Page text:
Anonymous said...

my son was diagnosed about 8 months ago now, hes 6 and has trouble with loud noise for example his baby sisters crying can freak him to the point hes in tears and need to be somewere quiet, used to think he was deaf as he would only hear certain things thet sent him for hearing test and his hearing is perfect just has something called hyperacusis, i now use his dsi with earphones so he can drown out wats upsetting him...... clothes and eating are problems also and the list goes on an on....

Anonymous said...

Yes! Mine eats 6 foods, all certain brands, socks are disaster, cant open a bag of chips within ear shot, frosting cookies are doable with a towel between each cookie. Very typical!
20 hours ago via mobile · Like

Anonymous said...

My lad can be noise sensitive and need to escape to a quiet place. He's the eldest so the younger ones can be tough for him.
My son hasn't been picky about what he'll wear until recent years. Now he's happier if he puts his look together himself. If it's a comfort thing, when she finds particular items wearable buy quite a few.
My son was hugely noise sensitive for quite a time but that has passed and excessive noise only affects him now if there are other factors pushing him out of his comfort zone already.
20 hours ago · Like

Anonymous said...

Mine is noise sensitive, worn eat corn because its yellow, only eats orange vegetables, the seam on the toe of his socks has to be just right or he can't wear them, water calms him he spends 30 minutes washing his hands, he wears what he wants to because the fighting/melt downs take too much time....I could go on for a while but YES she is normal in our abnormality :)
19 hours ago via mobile · Like

Anonymous said...

My son hated wearing socks for the longest time. The seams drove him crazy and he would cut them off and leave holes in his socks. He also refused to wear clothes with stitching -- like a design stitched on the front of a shirt. Jeans were out of the question because they were too hard. Underwear was a major difficulty because of the seams or fit. Loud noises would freak him out -- the vacuum - banging dishes - the school fire alarm... He seems to be getting better with many of these things lately. He still has his moments -- but he can now west jeans and socks without a problem.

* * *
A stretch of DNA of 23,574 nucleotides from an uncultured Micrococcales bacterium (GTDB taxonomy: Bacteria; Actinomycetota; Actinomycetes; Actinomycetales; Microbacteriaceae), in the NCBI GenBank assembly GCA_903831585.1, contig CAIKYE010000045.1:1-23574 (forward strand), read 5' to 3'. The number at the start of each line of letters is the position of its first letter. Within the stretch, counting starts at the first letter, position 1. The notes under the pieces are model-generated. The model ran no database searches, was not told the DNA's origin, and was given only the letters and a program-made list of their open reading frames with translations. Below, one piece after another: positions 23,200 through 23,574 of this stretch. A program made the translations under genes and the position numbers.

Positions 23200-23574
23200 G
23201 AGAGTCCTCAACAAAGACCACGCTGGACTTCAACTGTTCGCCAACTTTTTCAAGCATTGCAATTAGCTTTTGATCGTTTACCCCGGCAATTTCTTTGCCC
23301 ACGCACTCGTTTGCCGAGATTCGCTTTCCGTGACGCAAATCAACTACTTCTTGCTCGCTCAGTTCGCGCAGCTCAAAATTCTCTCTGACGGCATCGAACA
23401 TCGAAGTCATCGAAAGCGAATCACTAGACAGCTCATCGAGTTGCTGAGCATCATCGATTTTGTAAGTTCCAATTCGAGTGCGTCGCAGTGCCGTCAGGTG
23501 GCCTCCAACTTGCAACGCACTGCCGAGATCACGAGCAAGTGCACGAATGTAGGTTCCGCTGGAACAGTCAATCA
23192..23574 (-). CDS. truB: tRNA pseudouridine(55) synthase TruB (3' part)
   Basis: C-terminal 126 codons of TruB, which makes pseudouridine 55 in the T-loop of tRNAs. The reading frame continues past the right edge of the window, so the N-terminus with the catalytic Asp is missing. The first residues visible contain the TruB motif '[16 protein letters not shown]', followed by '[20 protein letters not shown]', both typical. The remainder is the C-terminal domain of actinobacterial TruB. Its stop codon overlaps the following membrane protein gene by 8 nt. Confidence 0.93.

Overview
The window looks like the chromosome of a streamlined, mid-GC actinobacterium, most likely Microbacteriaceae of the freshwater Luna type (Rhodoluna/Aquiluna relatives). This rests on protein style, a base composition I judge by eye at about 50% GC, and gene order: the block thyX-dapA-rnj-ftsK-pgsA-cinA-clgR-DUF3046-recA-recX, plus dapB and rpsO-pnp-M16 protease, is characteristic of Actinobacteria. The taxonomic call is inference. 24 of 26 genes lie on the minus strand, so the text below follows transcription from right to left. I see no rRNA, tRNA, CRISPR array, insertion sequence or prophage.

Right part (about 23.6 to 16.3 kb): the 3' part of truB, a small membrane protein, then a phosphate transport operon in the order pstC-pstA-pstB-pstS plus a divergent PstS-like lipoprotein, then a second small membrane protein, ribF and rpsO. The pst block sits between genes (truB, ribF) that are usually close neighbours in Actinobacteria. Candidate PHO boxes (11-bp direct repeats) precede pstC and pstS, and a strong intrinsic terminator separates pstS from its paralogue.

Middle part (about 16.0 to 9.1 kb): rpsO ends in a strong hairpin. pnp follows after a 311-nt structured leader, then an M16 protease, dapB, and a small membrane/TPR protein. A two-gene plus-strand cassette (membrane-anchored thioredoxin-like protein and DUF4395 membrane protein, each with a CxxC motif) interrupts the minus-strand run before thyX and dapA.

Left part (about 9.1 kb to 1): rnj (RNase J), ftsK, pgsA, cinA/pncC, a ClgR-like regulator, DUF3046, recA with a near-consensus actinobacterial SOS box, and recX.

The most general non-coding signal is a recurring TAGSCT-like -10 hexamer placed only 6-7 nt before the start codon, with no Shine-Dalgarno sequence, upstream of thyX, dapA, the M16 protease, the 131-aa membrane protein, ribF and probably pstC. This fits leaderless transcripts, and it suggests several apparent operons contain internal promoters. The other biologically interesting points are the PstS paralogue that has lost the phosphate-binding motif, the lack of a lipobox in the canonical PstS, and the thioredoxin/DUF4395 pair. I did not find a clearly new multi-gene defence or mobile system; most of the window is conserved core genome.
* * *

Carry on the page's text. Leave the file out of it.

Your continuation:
18 hours ago via mobile · Like · 1

Anonymous said...

Very normal. Over time the severity will lessen, more because your child adjusts and learns coping mechanisms. The food thing too, my son was very picky, still is but as he grew into a teen he broadened his food horizons, we now live in japan ( military family) and he eats sushi, never in a million years when he was little did I ever foresee that. Same with the clothes, he is still a bit quirky, likes to have his pants a certain way but when he was young he couldn't stand his pants being a certain length. It will change over time. Like the person above, sometimes socks irritate their toenails, think of nails on the chalkboard, the socks can irritate them in that same way. Usually there are reasons for extreme reactions, hard to put yourself in her place but if you come from a place of seeing some of the sensory issues as painful it'll be easier. With the sounds, it's akin to someone having a tv or radio so loud it feels like your eardrums will burst. My son was been able to explain all these things to me now that he's 16 :) Hang in there. Things will change.